Table I. Genes demonstrating genome-wide significant (P < 1.7 × 10−6) evidence of rare variant association with type 1 diabetes in the MHC, before and after adjustment for the lead common GWAS SNP (rs9268645) in the region
Gene symbolBuild 37 chromosome 6 position (bp)Number of rare variantsMean MAF (%)Analysis adjusted for three principal components onlyAnalysis adjusted for three principal components and rs9268645
 StartStop  P-valueOR (95% CI)P-valueOR (95% CI)
Genome-wide significant before adjustment for rs9268645
 HLA-DRA32,407,64632,412,821230.322.0 × 10−130.556 (0.476–0.650)2.2 × 10−90.642 (0.555–0.742)
 HLA-DRB532,485,16232,498,006430.511.6 × 10−100.746 (0.682–0.817)1.6 × 10−100.738 (0.673–0.810)
 SLC44A431,837,32131,846,823270.221.7 × 10−100.556 (0.465–0.666)8.7 × 10−90.586 (0.489–0.703)
 PBX232,152,50932,157,963130.221.2 × 10−90.375 (0.273–0.514)9.5 × 10−140.290 (0.210–0.402)
 TNXA31,976,19631,981,05070.412.6 × 10−92.346 (1.772–3.107)2.4 × 10−41.719 (1.287–2.295)
 AGPAT132,135,98932,139,28250.243.3 × 10−90.118 (0.058–0.239)7.2 × 10−70.169 (0.084–0.342)
 EHMT231,847,53631,853,019160.234.1 × 10−90.437 (0.332–0.576)5.1 × 10−70.484 (0.365–0.643)
 PBMUCL231,021,98331,027,653250.353.2 × 10−80.757 (0.686–0.836)9.1 × 10−70.777 (0.702–0.859)
 C6orf1032,256,30232,261,812220.417.1 × 10−80.748 (0.673–0.831)1.9 × 10−50.793 (0.713–0.882)
 NCR331,557,05031,560,762100.231.0 × 10−60.436 (0.312–0.608)1.6 × 10−40.518 (0.368–0.729)
Genome-wide significant after adjustment for rs9268645
 HLA-DMA32,917,41132,920,899130.358.6 × 10−60.606 (0.389–0.942)1.1 × 10−70.540 (0.430–0.678)
 SKIV2L31,926,58031,937,532330.204.0 × 10−50.706 (0.507–0.984)2.6 × 10−70.640 (0.540–0.759)
 TNXB32,008,93132,014,384100.354.3 × 10−50.589 (0.355–0.978)4.1 × 10−70.513 (0.396–0.664)
Figure 4.

Regional plots summarising association of type 1 diabetes with accumulations of well-imputed rare variants (MAF < 1% and info score of at least 0.4) within MHC genes (as defined by the UCSC human genome database). Each point represents a gene, and those achieving genome-wide significance (P < 1.7 × 10−6) are highlighted in red. The panels correspond to analyses (A) before and (B) after adjustment for the lead common GWAS SNP (rs9268645) in the region.

Common SNPs in the MHC have been previously associated with the disease [Barrett et al., 2009; The Wellcome Trust Case Control Consortium, 2007, although fine-mapping of the underlying causal variant(s) has been hindered by the extensive LD across the region. We thus repeated our analyses in this region, testing for association of type 1 diabetes with rare variants within MHC genes after adjustment for the lead GWAS SNP (rs9268645) [Barrett et al., 2009, with genotypes coded by the number of minor alleles, included as an additional covariate in the logistic regression model (Table I and Figure 4). The common SNP could not fully explain rare variant associations of type 1 diabetes with any of the MHC genes, but dramatically reduced significance with TNXA (P = 2.6 × 10−9 before adjustment; P = 2.4 × 10−4 after adjustment). After adjustment, three additional MHC genes achieved genome-wide significant evidence of rare variant association with type 1 diabetes: HLA-DMA (P = 1.1 × 10−7), SKIV2L (P = 2.6 × 10−7) and TNXB (P = 4.1 × 10−7).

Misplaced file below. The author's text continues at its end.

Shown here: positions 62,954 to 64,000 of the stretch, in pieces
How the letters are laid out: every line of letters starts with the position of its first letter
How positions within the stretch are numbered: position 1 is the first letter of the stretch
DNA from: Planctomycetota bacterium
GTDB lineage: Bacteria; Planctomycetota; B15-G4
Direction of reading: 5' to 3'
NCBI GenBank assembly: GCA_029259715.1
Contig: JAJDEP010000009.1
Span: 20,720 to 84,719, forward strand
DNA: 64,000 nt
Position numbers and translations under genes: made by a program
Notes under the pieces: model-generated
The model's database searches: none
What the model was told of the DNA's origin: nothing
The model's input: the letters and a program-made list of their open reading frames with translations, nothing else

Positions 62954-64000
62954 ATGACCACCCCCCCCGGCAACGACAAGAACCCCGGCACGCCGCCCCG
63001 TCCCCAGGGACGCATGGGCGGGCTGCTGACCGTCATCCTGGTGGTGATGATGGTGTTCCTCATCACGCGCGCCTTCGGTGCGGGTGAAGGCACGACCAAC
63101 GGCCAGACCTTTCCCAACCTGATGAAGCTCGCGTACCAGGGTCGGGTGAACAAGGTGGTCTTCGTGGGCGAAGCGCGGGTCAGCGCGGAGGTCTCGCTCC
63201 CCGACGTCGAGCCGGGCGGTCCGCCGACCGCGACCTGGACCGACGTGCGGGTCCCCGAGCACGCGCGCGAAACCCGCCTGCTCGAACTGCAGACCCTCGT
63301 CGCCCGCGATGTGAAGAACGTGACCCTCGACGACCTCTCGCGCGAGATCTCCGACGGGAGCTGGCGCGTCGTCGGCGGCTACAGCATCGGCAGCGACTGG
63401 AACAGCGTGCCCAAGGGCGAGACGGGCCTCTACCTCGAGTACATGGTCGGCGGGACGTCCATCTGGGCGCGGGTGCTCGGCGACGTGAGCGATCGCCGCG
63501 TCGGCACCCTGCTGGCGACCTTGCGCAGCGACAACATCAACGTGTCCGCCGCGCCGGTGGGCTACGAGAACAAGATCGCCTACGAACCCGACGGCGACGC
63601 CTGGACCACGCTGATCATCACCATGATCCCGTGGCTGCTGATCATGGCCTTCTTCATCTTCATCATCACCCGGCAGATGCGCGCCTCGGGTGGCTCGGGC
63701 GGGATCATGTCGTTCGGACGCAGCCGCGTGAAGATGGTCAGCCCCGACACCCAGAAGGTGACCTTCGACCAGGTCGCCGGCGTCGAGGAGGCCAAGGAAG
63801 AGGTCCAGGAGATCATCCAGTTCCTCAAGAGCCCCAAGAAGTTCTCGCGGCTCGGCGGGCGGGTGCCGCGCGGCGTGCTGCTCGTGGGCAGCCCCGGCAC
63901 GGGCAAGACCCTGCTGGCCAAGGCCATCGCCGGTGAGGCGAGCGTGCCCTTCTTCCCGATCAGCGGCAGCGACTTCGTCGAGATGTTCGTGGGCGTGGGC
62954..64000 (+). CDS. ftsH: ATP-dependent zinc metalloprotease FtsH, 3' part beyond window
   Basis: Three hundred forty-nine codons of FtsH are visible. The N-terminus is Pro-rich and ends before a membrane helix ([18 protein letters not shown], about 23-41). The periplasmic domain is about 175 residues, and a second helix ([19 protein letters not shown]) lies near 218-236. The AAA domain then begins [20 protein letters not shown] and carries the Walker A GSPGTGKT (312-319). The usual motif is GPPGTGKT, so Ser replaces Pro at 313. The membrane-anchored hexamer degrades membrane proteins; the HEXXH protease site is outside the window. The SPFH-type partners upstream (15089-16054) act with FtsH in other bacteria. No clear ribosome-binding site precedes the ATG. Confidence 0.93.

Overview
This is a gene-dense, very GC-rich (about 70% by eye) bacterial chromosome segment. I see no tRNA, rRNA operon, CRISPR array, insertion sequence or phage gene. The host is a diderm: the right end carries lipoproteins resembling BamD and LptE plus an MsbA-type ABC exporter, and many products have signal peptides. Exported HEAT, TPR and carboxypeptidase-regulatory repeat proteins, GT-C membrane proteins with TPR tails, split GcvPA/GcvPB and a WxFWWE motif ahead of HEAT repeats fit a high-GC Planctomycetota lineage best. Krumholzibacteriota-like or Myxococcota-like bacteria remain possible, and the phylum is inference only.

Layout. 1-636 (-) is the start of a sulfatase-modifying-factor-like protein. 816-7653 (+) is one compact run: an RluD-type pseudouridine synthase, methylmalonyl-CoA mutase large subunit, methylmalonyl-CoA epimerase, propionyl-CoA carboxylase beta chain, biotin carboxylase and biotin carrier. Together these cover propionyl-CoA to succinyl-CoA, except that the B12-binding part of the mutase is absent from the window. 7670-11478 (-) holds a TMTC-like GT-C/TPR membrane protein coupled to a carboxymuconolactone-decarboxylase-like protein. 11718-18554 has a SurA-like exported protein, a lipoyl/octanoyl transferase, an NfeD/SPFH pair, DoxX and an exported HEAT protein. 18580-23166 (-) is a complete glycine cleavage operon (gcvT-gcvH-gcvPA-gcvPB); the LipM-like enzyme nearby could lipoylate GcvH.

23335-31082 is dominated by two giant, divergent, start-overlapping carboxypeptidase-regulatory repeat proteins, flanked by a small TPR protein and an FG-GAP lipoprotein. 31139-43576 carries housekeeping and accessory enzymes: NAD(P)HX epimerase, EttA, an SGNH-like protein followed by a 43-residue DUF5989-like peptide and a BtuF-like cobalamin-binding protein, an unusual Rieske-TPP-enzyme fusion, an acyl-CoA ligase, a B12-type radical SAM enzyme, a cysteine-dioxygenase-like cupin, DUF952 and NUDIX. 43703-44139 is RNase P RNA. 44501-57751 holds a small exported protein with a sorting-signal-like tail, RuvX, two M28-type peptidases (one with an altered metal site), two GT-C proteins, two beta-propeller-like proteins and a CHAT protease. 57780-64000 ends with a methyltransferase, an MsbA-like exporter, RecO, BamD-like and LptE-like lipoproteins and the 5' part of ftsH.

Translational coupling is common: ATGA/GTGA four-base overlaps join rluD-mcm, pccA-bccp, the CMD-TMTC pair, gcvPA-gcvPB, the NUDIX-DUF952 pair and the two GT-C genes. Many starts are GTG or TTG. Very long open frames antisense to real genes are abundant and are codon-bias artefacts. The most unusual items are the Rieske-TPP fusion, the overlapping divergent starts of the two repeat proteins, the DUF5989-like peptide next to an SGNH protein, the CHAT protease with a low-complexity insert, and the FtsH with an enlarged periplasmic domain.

DISCUSSION

GWAS has been extremely successful in identifying genetic loci contributing effects to a wide range of complex human traits [Hindorff et al., 2009 including diseases such as type 2 diabetes [Voight et al., 2010 and Crohn's disease [Franke et al., 2010, and quantitative phenotypes such as body mass index [Speliotes et al., 2010 and height [Lango Allen et al., 2010. However, despite the success of this approach, much of the genetic component of these traits remains, as yet, unexplained [Manolio et al., 2009. Most of the confirmed associations within these loci are with common variants, of modest effect, which well-designed GWAS is adequately powered to detect. It has thus been suggested that much of the ‘missing heritability’ of complex human traits can be attributed to rare genetic variation [Bansal et al., 2010, which is not well captured by GWAS genotyping products. The most comprehensive approach to assaying rare genetic variation is through large-scale next-generation re-sequencing experiments. However, despite advances in the cost-effectiveness of these technologies, whole-genome re-sequencing of the large cohorts of individuals required to detect rare variant association with complex traits, genome-wide, still represents an infeasible financial investment for most research groups.